Prominent or Deformed Ears

While ear deformities are not as extreme as microtia, parents of children with deformed ears know too well that the diagnoses are commonly made by a teasing world. If you have concerns about your child, or if your child feels unhappy with the appearance of his or her ears, at Wellspring we can help. Our surgeons offer a conservative, aesthetically-thoughtful, professional opinion–and expert care–if treatment is decided as an appropriate course of action. Ear correction continues to be one of our top services, and our surgeons enjoy working with children and their families in this way.

What Are The Types of Ear Deformities?

Image source: Thinkstock

Image source: Thinkstock

Congenital ear deformities are those that are present at birth. An ear’s shape is defined by folds and valleys in the cartilage which are formed embryologically by the fusion of two separate structures, called “pharyngeal arches.”

If any of these folds or valleys form incompletely or incorrectly, then the ear takes on an abnormal shape. The most common in order of decreasing frequency are

  • prominent or “cup ear”
  • lidding or “lop ear”
  • mixed deformity
  • Stahl’s (Spock) ear
  • helical rim deformities
  • conchal crus
  • cryptotia.

A prominent ear deformity, referred to as “lop-ear” or “cup ears,” is a deformity involving a projection of the ears from the head, more than the normal distance from the skull. This can occur from an increase in the angle of the ear cartilage, an excess of conchal cartilage, or an absence of the antihelical fold. Combinations of these causes frequently occur.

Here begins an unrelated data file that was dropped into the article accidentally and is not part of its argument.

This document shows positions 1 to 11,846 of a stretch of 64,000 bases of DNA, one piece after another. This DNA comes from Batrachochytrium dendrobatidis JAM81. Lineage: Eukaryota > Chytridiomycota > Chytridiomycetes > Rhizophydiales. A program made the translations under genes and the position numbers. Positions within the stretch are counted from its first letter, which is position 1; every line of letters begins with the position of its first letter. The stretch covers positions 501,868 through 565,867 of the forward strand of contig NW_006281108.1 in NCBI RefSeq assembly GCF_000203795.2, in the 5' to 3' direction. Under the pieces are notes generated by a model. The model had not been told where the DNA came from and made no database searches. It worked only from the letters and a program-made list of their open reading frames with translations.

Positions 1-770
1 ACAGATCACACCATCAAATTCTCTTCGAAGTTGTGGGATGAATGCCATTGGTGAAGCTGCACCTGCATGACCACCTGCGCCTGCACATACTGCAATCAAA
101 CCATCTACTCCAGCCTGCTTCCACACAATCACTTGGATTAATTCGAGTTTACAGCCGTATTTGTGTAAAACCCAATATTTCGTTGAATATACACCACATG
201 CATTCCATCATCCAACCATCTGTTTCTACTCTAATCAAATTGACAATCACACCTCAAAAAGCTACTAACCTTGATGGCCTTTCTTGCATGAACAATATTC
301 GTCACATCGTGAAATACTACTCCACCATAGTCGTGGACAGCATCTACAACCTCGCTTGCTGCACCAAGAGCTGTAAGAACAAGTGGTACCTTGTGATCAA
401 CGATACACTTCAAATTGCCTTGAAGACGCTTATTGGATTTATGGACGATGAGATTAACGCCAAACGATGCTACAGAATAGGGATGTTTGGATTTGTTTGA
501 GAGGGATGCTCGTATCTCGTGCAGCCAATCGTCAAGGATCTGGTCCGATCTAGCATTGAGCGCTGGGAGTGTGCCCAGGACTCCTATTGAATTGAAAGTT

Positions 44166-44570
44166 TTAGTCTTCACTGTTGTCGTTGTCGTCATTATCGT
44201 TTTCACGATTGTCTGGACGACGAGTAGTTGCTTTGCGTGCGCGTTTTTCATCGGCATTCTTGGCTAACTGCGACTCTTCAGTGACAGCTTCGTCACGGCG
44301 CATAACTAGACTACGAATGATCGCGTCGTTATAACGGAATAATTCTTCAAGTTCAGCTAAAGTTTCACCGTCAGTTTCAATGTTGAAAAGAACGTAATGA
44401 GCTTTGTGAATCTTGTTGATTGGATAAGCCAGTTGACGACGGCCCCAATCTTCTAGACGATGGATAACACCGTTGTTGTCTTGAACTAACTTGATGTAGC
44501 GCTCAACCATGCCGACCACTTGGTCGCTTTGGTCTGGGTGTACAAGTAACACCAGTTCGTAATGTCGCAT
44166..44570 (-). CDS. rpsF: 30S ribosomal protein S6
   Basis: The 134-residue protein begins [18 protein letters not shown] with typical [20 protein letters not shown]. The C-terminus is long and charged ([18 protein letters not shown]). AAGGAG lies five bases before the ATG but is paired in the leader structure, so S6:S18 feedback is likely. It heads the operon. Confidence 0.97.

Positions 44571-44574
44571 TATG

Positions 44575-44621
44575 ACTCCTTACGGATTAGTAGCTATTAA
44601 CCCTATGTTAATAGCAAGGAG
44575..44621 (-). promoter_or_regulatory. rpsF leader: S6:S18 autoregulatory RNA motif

The constricted ear deformity is characterized by a partial absence of skin and cartilage which involves the helical rim, scapha, and/or concha. The tilting-over of the helical rim is  a deficiency in the anterior skin between the scapha and rim.  Most often if the cartilage is involved this will require ear reconstruction with a rib graft.

What Are My Options for Treatment?

The medical community classifies treatment for ear deformities into two general categories based on timeframe of diagnosis:

  1. deformities diagnosed within the first weeks of life
  2. deformities identified after infancy

If parents and pediatricians identify the deformity within the first weeks of life,  then a non-surgical treatment option is available called ear molding. Ear molding takes advantage of a narrow window in which the ear cartilage is malleable and has not yet gained “memory.” (Cartilage “memory” is the reason a child or adult can fold their ear and expect the ears to spring back to the original shape when released).

Surgical correction, or otoplasty, addresses congenital ear deformities identified in childhood. Ear shaping surgery is usually delayed until kindergarten age. This allows correction prior to starting 1st grade, and allows the ears to nearly reach adult size (ears reach 85% of their adult size by age 6).